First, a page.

Traditionally, MFA programs have taken a nod from the fine arts—to speak of the "business" of writing was seen as distasteful at best, and something to be utterly forbidden at worst. The issue is in the news after New York's exposé of James Frey's book-packaging sweatshop—he pays $500 for novels and trawls Manhattan's MFA programs for willing suckers ready to sign this horrific contract. (The second half of clause 4.2 is a real doozy!)
In response, author John Scalzi* has published an open letter to MFA programs and their students which I think is well worth reading. Here at WestConn we do talk about business at least occasionally, and certainly in the "practical" genres, but many programs are still run by the clueless, for the clueless.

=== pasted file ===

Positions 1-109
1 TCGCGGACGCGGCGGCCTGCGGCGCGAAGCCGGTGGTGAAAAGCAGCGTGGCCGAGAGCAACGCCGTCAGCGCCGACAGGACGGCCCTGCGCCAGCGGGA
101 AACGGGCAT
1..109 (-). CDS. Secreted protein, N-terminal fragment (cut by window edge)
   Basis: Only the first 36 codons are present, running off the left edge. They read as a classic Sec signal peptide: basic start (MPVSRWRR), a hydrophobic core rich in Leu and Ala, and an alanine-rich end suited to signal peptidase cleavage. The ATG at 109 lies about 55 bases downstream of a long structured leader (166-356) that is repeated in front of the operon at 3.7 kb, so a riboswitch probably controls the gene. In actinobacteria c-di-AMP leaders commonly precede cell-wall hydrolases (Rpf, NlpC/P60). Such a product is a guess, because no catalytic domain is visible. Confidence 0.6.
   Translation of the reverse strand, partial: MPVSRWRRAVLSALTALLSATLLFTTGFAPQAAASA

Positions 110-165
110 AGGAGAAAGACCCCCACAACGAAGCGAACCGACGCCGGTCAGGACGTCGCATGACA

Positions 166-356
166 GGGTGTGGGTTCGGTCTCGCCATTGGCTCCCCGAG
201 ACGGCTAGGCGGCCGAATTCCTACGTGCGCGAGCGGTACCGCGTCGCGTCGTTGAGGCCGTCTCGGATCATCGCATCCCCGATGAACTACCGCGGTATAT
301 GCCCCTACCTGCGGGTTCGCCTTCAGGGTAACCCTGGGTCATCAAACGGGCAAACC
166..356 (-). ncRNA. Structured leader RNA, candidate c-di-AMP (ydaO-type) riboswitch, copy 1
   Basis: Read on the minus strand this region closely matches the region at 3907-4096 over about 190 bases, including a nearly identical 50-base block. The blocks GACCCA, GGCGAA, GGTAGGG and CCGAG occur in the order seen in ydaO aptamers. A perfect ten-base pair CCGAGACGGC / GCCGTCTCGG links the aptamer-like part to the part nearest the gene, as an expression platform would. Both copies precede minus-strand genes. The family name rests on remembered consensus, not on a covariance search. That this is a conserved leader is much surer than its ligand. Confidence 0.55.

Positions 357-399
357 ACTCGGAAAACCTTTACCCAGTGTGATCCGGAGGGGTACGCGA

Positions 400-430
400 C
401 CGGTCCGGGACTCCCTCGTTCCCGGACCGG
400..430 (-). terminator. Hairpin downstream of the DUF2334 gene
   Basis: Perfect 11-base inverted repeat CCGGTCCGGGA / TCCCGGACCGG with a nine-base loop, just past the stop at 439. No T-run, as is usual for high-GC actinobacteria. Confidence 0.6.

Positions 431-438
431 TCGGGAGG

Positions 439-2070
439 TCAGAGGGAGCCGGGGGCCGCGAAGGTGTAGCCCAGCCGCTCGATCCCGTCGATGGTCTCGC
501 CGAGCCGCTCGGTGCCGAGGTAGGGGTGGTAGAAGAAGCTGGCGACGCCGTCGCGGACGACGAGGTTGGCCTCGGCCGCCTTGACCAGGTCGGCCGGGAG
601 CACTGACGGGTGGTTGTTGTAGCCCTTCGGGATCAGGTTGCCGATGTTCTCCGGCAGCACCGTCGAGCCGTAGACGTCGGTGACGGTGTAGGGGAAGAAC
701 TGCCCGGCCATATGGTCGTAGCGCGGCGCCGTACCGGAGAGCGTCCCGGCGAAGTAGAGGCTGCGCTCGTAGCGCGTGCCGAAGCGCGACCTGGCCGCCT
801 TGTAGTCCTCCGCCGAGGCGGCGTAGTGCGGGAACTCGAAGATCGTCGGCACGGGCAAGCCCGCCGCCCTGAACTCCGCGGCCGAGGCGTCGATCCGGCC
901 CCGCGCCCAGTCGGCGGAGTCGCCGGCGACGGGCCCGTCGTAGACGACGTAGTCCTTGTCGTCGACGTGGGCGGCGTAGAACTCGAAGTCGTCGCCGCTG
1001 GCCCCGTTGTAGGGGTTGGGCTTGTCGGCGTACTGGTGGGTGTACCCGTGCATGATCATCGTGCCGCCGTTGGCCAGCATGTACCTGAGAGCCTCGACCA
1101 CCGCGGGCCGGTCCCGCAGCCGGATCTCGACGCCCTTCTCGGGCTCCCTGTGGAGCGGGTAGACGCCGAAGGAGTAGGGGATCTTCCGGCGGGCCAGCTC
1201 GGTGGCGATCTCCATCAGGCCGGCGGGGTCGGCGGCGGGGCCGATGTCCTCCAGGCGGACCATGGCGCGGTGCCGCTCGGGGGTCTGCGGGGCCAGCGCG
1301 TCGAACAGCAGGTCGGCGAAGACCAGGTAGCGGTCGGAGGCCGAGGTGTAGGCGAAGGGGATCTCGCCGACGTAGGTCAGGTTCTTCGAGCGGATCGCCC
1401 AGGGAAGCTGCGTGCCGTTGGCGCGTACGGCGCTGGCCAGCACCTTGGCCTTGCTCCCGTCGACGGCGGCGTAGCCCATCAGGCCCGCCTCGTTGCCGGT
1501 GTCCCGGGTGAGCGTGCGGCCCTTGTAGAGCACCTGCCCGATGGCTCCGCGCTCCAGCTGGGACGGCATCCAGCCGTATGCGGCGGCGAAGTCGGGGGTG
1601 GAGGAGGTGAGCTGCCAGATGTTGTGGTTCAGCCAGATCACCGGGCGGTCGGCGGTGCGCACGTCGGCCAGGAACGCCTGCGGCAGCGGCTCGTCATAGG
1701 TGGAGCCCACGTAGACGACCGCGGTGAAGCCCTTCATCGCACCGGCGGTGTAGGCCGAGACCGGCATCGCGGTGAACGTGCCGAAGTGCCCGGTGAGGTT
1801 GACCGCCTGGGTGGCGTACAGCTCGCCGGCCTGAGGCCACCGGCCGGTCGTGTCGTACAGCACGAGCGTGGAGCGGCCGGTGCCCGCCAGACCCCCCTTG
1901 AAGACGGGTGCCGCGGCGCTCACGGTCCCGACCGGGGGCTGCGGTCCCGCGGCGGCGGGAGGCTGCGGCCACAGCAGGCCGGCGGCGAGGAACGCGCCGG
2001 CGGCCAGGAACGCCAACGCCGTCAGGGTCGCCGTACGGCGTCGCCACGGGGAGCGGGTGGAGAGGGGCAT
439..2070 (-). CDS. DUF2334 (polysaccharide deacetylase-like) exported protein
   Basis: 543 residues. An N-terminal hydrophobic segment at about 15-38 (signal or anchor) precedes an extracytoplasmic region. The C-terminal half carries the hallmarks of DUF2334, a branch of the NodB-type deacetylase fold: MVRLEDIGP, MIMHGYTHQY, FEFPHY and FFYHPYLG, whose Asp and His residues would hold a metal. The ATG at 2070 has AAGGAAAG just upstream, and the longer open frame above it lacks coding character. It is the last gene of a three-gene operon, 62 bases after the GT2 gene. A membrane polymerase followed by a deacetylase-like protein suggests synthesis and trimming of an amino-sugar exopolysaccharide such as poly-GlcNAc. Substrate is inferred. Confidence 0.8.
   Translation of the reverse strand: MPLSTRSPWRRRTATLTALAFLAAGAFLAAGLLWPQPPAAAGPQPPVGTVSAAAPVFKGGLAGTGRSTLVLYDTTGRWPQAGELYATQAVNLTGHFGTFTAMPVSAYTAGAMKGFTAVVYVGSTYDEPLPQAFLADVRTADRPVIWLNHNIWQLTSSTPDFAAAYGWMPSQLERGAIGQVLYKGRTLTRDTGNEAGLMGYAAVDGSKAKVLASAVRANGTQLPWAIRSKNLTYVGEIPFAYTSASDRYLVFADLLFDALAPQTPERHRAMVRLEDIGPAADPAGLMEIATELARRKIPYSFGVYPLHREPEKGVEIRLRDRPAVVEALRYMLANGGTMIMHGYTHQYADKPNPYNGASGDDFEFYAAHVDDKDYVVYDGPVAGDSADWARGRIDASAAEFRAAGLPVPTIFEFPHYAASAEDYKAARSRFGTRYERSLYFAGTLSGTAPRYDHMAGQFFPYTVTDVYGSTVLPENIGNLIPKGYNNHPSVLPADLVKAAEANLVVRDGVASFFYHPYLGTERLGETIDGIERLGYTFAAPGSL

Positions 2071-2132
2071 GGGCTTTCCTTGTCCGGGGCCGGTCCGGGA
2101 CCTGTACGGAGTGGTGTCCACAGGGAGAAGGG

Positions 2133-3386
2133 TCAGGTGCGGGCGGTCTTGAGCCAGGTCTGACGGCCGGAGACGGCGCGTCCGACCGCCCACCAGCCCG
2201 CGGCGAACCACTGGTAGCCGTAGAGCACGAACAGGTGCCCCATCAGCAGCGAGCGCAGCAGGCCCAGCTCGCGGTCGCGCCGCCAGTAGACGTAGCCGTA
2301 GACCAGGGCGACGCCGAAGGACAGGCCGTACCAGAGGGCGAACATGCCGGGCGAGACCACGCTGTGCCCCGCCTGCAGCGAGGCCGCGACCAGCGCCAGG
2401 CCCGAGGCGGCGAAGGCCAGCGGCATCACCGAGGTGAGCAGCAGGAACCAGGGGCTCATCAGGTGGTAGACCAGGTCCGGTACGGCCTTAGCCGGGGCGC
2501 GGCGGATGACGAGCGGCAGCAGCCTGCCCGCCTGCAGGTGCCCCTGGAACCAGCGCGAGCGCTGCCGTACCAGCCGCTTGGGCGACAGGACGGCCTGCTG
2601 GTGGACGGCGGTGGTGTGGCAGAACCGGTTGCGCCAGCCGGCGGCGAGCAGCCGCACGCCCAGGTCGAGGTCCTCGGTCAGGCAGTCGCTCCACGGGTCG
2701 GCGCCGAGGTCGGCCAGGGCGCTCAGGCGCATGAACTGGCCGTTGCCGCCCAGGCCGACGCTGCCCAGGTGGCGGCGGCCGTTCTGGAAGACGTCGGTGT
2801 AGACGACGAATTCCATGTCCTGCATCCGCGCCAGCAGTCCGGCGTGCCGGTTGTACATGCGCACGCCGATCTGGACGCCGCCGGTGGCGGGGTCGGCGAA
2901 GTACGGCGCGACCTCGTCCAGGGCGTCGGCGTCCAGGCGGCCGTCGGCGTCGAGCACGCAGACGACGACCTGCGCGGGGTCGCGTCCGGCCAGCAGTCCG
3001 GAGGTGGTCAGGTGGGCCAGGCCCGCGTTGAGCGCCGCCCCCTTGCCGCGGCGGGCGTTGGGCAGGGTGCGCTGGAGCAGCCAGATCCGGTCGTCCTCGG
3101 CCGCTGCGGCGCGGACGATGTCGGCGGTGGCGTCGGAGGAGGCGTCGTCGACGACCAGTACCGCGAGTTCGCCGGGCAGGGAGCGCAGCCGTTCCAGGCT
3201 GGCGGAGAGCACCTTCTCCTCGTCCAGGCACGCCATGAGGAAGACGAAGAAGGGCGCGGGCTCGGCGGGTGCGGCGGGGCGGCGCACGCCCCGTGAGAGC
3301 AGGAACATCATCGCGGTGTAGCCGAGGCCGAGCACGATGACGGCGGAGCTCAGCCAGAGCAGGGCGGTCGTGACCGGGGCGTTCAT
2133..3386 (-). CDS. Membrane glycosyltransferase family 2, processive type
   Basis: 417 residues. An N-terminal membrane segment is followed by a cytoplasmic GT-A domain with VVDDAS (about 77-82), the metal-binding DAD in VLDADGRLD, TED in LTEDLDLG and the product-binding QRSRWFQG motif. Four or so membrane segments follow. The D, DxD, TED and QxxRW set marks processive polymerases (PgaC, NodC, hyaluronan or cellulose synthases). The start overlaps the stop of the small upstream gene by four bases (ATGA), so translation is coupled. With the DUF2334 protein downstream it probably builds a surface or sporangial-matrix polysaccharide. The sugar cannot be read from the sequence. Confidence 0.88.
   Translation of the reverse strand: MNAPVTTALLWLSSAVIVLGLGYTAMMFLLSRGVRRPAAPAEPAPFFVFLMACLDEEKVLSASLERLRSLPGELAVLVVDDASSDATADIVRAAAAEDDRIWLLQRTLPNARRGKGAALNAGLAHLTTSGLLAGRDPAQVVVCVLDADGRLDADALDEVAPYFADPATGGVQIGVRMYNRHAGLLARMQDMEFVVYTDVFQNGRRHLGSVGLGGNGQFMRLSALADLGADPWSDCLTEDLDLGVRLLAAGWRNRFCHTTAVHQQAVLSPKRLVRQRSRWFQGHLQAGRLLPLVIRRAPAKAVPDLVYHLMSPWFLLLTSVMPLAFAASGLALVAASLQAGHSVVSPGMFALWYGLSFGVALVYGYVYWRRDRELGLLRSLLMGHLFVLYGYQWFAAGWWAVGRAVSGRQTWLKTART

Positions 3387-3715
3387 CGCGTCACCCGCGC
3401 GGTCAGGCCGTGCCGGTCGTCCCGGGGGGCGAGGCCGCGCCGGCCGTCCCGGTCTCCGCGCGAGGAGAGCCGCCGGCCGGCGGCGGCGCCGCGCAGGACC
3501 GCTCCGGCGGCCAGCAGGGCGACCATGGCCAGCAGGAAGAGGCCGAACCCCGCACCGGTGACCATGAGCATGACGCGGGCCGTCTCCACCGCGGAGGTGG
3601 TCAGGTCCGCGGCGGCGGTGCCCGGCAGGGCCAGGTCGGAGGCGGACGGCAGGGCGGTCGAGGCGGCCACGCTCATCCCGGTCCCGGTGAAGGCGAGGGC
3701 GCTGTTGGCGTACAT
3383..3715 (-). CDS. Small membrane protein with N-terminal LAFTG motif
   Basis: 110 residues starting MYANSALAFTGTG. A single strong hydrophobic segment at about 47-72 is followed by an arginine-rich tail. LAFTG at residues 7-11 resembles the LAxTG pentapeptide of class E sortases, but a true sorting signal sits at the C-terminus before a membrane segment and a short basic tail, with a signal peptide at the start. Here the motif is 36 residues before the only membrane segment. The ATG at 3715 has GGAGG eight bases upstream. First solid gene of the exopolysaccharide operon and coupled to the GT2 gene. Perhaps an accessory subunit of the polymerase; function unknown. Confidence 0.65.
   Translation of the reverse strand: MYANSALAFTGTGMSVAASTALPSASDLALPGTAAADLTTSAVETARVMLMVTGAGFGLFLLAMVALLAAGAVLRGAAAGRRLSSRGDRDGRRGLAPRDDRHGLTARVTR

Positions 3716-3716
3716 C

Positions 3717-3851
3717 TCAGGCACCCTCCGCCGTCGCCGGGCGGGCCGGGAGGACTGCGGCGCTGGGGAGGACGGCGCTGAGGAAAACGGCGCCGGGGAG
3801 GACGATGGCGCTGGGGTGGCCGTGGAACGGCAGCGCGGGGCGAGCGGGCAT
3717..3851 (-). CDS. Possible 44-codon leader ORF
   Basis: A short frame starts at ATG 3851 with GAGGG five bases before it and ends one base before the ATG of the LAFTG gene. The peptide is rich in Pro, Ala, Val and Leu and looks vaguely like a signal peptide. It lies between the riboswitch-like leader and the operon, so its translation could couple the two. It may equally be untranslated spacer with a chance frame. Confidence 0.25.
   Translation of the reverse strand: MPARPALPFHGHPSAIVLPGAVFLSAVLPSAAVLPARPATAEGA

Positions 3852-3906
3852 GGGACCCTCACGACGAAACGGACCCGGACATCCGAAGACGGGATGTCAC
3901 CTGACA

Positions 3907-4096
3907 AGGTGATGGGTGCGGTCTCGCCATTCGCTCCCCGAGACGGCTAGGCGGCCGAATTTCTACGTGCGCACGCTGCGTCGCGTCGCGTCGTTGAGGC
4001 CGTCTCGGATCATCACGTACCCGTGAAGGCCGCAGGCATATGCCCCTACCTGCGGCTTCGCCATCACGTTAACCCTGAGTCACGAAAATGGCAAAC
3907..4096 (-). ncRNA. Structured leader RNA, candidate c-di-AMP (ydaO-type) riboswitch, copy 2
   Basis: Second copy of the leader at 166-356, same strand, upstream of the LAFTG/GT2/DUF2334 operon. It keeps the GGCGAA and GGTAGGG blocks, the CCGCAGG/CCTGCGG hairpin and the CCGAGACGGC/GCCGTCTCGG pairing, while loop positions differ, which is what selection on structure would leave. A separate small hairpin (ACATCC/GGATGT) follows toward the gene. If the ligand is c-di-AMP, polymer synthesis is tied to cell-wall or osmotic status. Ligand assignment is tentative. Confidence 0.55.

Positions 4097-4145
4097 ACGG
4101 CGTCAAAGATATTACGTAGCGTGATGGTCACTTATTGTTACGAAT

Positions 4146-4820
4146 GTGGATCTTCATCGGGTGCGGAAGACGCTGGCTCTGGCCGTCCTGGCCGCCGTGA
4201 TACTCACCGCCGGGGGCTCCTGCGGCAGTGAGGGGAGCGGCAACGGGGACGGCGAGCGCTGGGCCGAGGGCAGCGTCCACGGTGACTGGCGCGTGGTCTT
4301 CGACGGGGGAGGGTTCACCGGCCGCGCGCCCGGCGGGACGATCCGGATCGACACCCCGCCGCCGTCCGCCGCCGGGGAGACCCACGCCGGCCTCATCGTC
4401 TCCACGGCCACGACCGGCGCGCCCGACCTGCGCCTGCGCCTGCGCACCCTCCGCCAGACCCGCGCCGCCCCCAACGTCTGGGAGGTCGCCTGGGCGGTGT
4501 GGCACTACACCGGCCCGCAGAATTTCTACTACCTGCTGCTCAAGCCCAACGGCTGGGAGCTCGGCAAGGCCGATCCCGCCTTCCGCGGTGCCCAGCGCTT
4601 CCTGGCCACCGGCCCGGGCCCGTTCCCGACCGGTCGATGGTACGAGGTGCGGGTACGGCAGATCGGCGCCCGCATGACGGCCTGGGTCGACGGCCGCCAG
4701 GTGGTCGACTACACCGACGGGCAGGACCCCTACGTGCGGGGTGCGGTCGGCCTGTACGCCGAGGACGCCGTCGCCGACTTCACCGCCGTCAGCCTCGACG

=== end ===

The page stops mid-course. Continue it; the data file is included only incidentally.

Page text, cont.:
This might be something worth discussing at the residency next month.
*Scalzi's an especially interesting figure as his career is basically what WestConn teaches: yes, he writes popular novels and works in television, but he also writes corporate copy as a significant part of his living.